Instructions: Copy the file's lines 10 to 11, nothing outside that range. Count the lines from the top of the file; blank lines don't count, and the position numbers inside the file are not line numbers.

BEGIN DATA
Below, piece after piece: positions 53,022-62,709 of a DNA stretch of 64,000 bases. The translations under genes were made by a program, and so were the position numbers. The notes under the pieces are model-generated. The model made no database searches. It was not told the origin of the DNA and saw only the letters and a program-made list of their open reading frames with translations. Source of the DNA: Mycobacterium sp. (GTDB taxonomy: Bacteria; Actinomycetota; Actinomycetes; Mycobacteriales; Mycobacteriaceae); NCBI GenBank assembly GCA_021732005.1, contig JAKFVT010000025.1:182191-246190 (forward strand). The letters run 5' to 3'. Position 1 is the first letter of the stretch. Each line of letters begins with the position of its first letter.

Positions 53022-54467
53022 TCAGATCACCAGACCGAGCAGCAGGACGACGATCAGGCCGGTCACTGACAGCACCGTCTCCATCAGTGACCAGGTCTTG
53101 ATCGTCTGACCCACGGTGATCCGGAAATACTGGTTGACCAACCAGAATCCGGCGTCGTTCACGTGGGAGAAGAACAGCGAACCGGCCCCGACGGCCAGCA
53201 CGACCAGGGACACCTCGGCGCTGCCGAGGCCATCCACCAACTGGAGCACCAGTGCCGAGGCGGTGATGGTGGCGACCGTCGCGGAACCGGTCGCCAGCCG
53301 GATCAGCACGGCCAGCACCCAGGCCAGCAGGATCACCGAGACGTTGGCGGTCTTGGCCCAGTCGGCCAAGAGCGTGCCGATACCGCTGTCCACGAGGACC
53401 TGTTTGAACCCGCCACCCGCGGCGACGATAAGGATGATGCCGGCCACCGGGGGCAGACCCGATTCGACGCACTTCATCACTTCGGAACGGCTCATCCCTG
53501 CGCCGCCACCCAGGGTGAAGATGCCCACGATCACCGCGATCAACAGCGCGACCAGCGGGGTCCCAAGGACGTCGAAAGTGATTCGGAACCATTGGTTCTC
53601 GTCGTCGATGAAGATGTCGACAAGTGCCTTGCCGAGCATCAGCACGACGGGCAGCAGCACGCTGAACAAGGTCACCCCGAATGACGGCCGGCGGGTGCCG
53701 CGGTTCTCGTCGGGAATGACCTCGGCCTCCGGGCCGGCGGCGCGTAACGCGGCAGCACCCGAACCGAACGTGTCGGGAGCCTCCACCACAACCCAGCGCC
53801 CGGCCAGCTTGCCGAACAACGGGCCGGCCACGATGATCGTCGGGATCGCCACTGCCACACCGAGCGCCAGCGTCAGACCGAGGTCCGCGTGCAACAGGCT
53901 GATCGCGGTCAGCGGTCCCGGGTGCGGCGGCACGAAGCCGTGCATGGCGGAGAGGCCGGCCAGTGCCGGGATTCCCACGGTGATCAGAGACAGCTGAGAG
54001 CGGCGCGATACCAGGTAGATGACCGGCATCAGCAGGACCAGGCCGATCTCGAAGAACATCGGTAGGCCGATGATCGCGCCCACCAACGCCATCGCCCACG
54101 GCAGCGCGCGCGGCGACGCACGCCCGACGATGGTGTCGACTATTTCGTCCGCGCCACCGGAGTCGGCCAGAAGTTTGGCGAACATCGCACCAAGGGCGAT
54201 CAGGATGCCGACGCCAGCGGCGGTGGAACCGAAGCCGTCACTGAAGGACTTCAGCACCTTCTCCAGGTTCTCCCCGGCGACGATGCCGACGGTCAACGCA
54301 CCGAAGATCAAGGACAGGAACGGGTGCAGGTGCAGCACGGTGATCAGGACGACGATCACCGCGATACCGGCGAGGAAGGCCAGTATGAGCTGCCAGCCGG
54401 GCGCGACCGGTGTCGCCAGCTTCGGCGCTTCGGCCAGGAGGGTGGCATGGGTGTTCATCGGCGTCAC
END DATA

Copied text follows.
53701 CGGTTCTCGTCGGGAATGACCTCGGCCTCCGGGCCGGCGGCGCGTAACGCGGCAGCACCCGAACCGAACGTGTCGGGAGCCTCCACCACAACCCAGCGCC
53801 CGGCCAGCTTGCCGAACAACGGGCCGGCCACGATGATCGTCGGGATCGCCACTGCCACACCGAGCGCCAGCGTCAGACCGAGGTCCGCGTGCAACAGGCT